Communication Skills

As professional organizers, we primarily work with folks in their homes, their most intimate, personal space.  More often than not, one member of a couple tends to be more of a “minimalist” and the other tends to be wired more sentimentally. As organizers, we can find ourselves (literally) in the middle of this dynamic, and it can be tricky to navigate. While we are not counselors or therapists, we have had clients remark that we have “saved their marriage” by assisting them in creating a space in which all family members can feel comfortable.

This month, we’re excited to have Kara Kazemba of Ancora Counseling Services share with us how to develop better listening and communication skills that will be helpful across all of our relationships.

Various therapeutic modalities can be helpful for couples. Personally, Kara is a big fan of translating DBT skills into practice, while weaving in her knowledge of Gottman’s principles of communication in marriage. As she is also an attachment therapist, she also takes into perspective attachment wounding and how that could impact our ability to connect with our partner. When looking for a couples counselor, she recommends finding someone who takes an eclectic approach. Remember, one size does not fit all when it comes to matters of the heart and brain (or organizing!)

Here are some of the suggestions Kara provides in her work when folks are trying to create a better relationship with their partners, parents, friends, and colleagues. You may notice a theme, and yes, these are tips on how to fight effectively. Arguing and conflict is normal in a relationship and can be very healthy if done appropriately.

Keep it civil

First, (and this may seem like a no-brainer) zero name-calling in relationships. Seems like such a simple thing, and yet labels escape our mouths in the heat of the moment. If you’re noticing a desire to call a name (i.e., “Greg, you’re being an inconsiderate jerk!”), first, take notice of what the behavior is and your feelings. “Greg, when you want to toss my childhood toys in the trash it feels like you aren’t considering my feelings or memories, and that really hurts.” Labeling a behavior is much better than labeling your partner.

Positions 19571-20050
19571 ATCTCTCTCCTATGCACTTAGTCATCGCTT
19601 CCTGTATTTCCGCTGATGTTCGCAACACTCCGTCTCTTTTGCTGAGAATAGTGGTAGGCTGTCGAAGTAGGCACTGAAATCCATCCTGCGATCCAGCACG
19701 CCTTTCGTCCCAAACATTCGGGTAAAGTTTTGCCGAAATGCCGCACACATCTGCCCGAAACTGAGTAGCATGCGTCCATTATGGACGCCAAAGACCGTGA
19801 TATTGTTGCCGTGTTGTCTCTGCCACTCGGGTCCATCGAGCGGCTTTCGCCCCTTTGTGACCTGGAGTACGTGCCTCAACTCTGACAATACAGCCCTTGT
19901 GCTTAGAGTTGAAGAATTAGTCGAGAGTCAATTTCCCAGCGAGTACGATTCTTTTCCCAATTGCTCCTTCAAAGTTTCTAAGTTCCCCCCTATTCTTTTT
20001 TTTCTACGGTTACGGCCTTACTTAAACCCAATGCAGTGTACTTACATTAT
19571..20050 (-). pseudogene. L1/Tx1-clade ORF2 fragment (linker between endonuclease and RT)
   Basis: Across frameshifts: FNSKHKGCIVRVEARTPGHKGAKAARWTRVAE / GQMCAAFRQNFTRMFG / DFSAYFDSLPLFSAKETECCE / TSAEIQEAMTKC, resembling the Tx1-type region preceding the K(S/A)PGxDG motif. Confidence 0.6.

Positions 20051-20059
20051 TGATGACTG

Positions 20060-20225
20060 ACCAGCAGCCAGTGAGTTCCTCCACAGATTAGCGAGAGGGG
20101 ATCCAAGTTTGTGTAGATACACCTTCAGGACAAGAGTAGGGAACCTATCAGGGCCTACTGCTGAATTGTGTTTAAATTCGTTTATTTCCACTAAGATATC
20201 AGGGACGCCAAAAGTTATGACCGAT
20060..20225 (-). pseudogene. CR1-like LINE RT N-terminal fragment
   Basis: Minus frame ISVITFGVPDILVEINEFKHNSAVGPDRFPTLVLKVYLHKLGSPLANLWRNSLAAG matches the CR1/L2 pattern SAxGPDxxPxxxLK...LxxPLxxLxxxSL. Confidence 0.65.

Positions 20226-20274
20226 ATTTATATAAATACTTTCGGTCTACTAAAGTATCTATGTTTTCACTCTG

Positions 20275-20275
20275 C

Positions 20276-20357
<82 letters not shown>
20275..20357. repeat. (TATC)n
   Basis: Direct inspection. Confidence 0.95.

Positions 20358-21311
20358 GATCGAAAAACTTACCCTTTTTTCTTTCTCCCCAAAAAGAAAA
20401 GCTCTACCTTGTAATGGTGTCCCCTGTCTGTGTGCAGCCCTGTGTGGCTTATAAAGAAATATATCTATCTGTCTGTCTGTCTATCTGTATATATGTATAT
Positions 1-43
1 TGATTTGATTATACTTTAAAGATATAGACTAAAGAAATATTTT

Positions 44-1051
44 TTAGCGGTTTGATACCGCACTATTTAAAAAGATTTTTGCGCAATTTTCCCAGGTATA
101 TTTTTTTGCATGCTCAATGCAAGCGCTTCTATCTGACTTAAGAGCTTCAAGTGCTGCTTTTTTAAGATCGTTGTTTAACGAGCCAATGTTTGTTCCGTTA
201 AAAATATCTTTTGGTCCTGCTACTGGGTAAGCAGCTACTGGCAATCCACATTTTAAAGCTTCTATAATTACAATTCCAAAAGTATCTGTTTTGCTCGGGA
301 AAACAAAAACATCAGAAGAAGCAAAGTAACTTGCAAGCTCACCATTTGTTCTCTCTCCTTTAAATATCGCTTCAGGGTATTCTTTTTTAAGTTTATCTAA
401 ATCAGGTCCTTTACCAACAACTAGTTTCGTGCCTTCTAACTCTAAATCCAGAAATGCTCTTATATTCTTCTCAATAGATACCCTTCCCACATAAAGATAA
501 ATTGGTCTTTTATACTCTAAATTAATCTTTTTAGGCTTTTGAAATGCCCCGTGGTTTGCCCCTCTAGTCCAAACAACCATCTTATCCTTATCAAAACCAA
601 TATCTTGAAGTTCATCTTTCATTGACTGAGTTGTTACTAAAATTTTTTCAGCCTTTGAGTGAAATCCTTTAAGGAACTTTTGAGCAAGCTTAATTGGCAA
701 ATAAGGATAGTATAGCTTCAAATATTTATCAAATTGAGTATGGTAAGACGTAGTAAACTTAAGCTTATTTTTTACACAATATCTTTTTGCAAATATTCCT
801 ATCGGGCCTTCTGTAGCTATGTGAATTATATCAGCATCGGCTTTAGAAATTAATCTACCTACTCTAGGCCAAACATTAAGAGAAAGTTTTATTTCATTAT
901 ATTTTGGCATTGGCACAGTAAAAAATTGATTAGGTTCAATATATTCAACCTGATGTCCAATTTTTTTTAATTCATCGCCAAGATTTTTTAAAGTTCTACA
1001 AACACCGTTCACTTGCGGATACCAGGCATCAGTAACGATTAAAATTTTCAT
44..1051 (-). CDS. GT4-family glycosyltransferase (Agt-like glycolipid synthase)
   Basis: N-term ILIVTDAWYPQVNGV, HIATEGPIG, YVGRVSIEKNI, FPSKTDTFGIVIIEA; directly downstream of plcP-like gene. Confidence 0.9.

“I feel statements”

Did you catch that “feeling” statement above?  That’s a cliche one, but tried and true for a variety of relationships. “I feel _______ when you ________.” Keep it objective. “I feel disregarded when you want to throw away my childhood things.” The other person may have no idea how their behavior is impacting you.

Validate

Try not to discount the other person’s feelings. You may disagree about what (or who) caused the argument, the events that took place, or whether or not you should even be arguing. But if your partner states they feel a certain way try to avoid statements such as “You shouldn’t feel that way” or “I’m sorry you feel that way.” Feelings are valid and acknowledging them can strengthen your relationship and soften the argument.

Try not to assume

You can’t read minds and it’s possible that you’re also misreading the situation. This is a hard one for a lot of people. For example, “That jerk cut me off.” Personalizing the situation typically leads to more hurt feelings on your end. There’s a good chance that jerk didn’t cut you off, but rather they are just a bad driver. When it’s not intentional or personal, it impacts you less. Going back to the example above, it’s fair to ask what they think happened. “Hey, I thought we had agreed we would each make our own decisions about our own possessions – did we discuss this and I forgot about it?” This gives them the benefit of the doubt.

Focus

Stay on the current argument. It’s funny how a discussion about forgetting to take out the trash can dissolve into that time you forgot the wedding gift five years ago. If you find yourselves straying off-topic, bring it back. “I appreciate you want to talk about your Aunt May’s wedding, but right now we’re talking about the trash.” On the same note, try to avoid blanket statements: “You always forget to take out the trash.”

Remember, arguing (and organizing) effectively is much better than the silent treatment! Hang in there everyone! Relationships (and sometimes organizing) are hard work. We can assist with the latter!

Further Reading

https://www.gottman.com/blog/the-four-horsemen-recognizing-criticism-contempt-defensiveness-and-stonewalling/

https://www.psychologytoday.com/us/blog/compassion-matters/201802/healing-attachment-issues

https://www.sunrisertc.com/interpersonal-effectiveness/


Watch “Rightsizing Your Relationships with Kara Kazemba, Ancora Wellness” presentation for tools and wisdom on relationships, setting boundaries, and “fighting” fair.


ABOUT KARA KAZEMBA:
Kara began her career with a focus on early childhood trauma and attachment after graduating from California State University, Sacramento with a Master’s degree in Social Work.
With a background of working in Child Protective Services, Kara entered counseling with an appreciation for how early life experiences, systemic supports, and relationships can lead to challenges in adulthood.
A Washington native, Kara has lived in Oregon for the past 8 years. She now calls the Hillsboro community her home and lives with her partner, three children, a rambunctious border collie, and an undetermined number of chickens. In her free time, music, cooking for others, being outdoors, and being around animals replenishes her stores.